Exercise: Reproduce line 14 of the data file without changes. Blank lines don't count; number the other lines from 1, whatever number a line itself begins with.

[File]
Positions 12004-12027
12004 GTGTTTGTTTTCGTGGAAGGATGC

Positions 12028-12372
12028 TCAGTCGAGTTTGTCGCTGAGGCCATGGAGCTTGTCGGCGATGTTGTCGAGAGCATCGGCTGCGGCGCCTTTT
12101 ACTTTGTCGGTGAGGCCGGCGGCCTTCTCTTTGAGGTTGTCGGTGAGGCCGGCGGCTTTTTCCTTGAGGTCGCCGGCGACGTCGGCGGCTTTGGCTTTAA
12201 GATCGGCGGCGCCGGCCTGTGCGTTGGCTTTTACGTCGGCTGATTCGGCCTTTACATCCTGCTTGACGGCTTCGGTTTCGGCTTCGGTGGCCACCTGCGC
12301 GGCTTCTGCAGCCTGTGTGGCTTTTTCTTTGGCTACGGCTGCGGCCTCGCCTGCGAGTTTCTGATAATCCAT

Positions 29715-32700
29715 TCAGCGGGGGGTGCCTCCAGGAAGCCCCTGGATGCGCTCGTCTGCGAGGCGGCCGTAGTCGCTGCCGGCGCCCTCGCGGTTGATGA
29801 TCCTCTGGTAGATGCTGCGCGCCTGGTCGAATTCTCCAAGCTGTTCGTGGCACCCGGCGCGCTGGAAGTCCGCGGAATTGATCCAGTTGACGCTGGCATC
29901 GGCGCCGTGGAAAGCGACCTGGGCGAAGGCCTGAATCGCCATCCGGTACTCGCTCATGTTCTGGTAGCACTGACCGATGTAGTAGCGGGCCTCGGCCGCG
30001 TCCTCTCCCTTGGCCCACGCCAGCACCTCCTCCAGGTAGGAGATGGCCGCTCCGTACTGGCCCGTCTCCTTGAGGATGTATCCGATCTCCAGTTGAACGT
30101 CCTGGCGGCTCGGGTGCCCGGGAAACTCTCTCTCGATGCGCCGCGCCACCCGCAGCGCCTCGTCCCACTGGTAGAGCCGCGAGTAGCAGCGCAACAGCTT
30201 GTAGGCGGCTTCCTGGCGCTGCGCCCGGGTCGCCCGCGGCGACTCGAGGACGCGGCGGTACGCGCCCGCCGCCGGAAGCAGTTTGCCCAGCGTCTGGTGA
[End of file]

30201 GTAGGCGGCTTCCTGGCGCTGCGCCCGGGTCGCCCGCGGCGACTCGAGGACGCGGCGGTACGCGCCCGCCGCCGGAAGCAGTTTGCCCAGCGTCTGGTGA